Catholicsm and paganism have a lot in common. Some evidence from Portugal.
For hundreds of years Catholics converted tribal people from all over the globe to Christianity. This conversion was often combined with violence and conquest in a zealous quest to drive out the “false gods” of paganism.
But Catholicism itself is more like a pagan religion than it wishes to admit. During Eucharist, believers eat the actual body of Christ — not symbolic, but the real flesh as dictated by Papal dogma. This is pure magic and no different to the tribal rituals they once abolished. In Lisbon I got caught up in a large procession, Corpo de Deus, where this miracle was celebrated.
Another fine example of catholic paganism in Faro is the Capela dos Ossos, the chapel of the bones. An alter built from the bones of monks as a reminder of the temporal nature of our existence.
If anything all this makes Catholic religion a lot more interesting than the austerity in Protestant churches. The ability of Catholicism to incorporate ancient local customs has been its secret to success over the world.
The first episode of Torchwood has finally aired on Australia television! This contemporary Doctor Who spin-off is more than just another way to cash in on the popular science fiction series. Torchwood is more violent and daring than the series that spawned it, but underneath the sex and violence the stories deal with philosophical issues, some of which deserve exploration beyond the screen narrative.
The Torchwood team has a metallic gauntlet by which they can revive the dead for a short period. Several people are killed by the same method and knife. When John Tucker, one of the victims, is revived, Jack Harkness asks him:
What was it like when you died? … Nothing, I saw nothing. Oh my God, there is nothing.
John is clearly disturbed by this prospect, specially because he knows that he will die again soon. The idea of total blackness and nothing seems to scare him profoundly.
This fear of nothingness is a fascinating aspect of the human condition. When analysing the problem it is clear that this fear is not rational because when there is nothing, there is also no threat. A state of not-being is not something to fear because it is not rational (not justified) to fear something that does not exist. So why are people not content with a prospect of an absolute end to life?
Leo Tolstoy thought that if there was no life after death, then life would be meaningless. This approach is, however, not satisfactory because it relocates the problem of whether there is meaning to a life after death. If there is life after death, then what is the meaning of that life? Is there a life after life-after-death to provide meaning? Ad infinitum …
The Epicureans did not agree with this line of thought and were right in arguing that death is inconsequential to the question whether life has meaning or not. Although death may be final and could make all our efforts futile from a perspective of eternity, we can only judge life from the internal perspective. The idea that death only removes meaning is forced upon us when we look upon life from the eternal perspective.
We can, however, not view life from an external perspective, because we are bound by our internal point of view. Any attempt to take an external perspective, such as religion, can not provide a final answer to the quest for a meaning of life.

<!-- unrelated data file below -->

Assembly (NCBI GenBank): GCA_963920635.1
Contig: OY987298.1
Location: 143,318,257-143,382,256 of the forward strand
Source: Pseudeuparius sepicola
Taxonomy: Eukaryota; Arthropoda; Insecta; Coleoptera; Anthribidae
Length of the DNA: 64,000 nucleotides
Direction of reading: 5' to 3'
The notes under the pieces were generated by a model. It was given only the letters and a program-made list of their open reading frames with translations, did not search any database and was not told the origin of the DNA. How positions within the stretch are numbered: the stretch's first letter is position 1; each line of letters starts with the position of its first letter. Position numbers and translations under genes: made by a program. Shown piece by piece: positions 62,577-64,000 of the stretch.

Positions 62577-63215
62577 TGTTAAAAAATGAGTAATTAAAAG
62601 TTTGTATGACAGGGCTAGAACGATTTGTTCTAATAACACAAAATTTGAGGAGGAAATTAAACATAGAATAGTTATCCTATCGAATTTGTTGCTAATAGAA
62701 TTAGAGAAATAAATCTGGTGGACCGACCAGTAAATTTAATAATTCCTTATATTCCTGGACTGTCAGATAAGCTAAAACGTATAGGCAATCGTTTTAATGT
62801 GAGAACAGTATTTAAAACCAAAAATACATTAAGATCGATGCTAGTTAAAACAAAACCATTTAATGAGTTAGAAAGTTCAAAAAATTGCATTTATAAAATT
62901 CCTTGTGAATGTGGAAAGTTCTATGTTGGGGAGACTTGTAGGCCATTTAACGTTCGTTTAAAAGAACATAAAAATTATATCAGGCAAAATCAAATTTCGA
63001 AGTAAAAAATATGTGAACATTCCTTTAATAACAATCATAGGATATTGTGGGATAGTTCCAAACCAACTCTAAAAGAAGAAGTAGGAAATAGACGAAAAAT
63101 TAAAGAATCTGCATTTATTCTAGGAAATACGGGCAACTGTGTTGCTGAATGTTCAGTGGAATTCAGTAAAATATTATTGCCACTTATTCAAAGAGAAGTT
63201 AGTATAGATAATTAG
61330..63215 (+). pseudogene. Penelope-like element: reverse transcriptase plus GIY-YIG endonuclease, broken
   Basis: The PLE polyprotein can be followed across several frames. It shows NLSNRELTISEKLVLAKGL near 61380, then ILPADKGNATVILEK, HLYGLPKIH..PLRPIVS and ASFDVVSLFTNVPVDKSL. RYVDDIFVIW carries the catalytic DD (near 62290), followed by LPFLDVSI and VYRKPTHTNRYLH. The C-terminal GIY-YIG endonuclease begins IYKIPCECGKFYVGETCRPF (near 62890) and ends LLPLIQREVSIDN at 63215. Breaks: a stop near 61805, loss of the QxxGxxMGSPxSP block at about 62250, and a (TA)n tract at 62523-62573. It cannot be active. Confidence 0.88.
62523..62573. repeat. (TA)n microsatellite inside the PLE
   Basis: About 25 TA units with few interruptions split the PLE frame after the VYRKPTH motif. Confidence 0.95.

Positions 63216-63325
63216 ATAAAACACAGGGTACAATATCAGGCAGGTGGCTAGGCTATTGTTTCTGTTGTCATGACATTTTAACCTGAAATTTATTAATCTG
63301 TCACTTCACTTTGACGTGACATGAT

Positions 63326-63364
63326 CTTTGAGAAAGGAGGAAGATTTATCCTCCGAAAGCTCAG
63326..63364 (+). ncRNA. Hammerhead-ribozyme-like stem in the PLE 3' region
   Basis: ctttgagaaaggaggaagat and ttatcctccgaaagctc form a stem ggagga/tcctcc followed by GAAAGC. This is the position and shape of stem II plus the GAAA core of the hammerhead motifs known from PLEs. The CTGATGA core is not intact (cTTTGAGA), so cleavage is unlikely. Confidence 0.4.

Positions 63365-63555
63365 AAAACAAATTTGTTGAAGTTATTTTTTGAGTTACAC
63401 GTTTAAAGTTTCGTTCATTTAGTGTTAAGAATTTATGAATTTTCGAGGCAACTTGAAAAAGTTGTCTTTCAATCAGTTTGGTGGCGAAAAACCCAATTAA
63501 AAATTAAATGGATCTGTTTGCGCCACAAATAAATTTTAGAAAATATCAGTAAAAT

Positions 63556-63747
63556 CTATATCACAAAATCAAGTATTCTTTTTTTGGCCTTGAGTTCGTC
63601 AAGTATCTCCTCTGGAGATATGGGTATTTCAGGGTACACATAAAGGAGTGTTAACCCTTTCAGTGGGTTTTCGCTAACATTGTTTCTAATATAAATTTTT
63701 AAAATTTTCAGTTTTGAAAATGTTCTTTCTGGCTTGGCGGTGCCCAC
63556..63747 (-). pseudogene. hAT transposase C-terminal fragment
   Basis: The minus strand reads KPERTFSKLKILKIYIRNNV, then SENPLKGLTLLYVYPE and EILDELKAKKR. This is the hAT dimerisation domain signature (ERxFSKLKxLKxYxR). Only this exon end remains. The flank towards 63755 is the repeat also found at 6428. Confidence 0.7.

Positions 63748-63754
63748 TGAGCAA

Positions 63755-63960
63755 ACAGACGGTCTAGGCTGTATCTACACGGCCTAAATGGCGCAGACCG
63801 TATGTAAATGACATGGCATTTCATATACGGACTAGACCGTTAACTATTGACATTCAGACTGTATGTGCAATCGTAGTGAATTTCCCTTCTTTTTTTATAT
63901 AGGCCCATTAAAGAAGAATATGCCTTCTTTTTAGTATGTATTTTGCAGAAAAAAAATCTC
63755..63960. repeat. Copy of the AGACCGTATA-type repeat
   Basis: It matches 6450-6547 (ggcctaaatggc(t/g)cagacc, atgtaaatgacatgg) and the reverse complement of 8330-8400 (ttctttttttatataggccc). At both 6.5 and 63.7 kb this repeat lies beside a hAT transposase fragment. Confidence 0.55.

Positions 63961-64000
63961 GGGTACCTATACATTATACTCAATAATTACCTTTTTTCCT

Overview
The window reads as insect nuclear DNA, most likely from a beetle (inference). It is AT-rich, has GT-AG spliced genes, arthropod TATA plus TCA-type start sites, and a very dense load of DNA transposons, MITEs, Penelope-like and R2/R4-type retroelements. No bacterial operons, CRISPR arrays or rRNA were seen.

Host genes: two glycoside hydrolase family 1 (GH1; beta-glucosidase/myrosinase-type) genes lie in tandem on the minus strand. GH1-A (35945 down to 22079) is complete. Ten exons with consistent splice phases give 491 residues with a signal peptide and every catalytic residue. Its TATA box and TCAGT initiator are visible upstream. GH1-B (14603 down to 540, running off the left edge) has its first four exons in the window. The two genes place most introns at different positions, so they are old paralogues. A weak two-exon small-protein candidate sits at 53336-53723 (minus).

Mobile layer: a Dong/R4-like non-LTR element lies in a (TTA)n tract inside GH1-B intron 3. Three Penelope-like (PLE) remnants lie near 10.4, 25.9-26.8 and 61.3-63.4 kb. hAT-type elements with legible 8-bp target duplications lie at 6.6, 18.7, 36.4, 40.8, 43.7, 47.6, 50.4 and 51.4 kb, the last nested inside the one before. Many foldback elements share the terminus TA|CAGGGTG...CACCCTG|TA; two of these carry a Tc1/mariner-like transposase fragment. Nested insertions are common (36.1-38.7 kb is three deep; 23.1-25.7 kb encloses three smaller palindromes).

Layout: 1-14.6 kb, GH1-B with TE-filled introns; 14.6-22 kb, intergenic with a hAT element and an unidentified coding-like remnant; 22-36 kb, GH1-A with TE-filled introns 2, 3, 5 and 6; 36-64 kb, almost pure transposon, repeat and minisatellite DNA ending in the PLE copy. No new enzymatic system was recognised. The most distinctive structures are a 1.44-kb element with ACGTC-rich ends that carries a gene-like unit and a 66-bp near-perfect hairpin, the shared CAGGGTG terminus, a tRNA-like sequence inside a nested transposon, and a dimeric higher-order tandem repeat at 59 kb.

The meaning of life is embedded in life itself and we should not hope, nor fear for anything after death.
Dealing with death through funerals is one of the oldest signs of human culture, some anthropologists even define the onset of culture by the fact whether the dead were buried or not.
Our fascination with and fear of death relates directly to our ability to think about the future. We are the only animal that seems to have the ability to ponder life and conclude that there is only one certainty: we will all die. That insight creates a whole lot of existential anxiety, which is the defining factor of the human condition. This anxiety is mitigated by developing vehicles for meaning, such as religion.
Funerals are an amazing ritual. It is our way to pay respect to the memory of the deceased and their family. It is also a form of catharsis for the emotions that have built up since the death occurred. The announcement of somebody’s death is surreal. The funeral brings reality to the death, helping to anchor the irreversibility into our psyche.
Funerals make us ponder our own mortality and provoke good intentions that we should make the most of the time available to us. The funeral ritual is the end of one life, but provides new beginnings for al those who attend.
Christian funeral rites are, however, unsatisfying. The empty promise of eternal life and the hope that we will meet the deceased again after we have fallen to the same fate lead us astray. The promise of a life after death diverts our focus from life itself to the afterlife. One could argue that it doesn’t really matter and it is better to believe, it is better to play it safe, just in case religion is true. Religion is founded on metaphysical sky-hooks—there is no justification for the idea of life after death, besides our existential anxiety.
I choose to accept that there is no metaphysical foundation. My philosophy is not based on a sky-hook, but a metaphysical hot-air balloon, floating over the cultural landscape. Accepting that there is no certainty, no absolute truth is a very liberating experience. It forces one to choose life over death!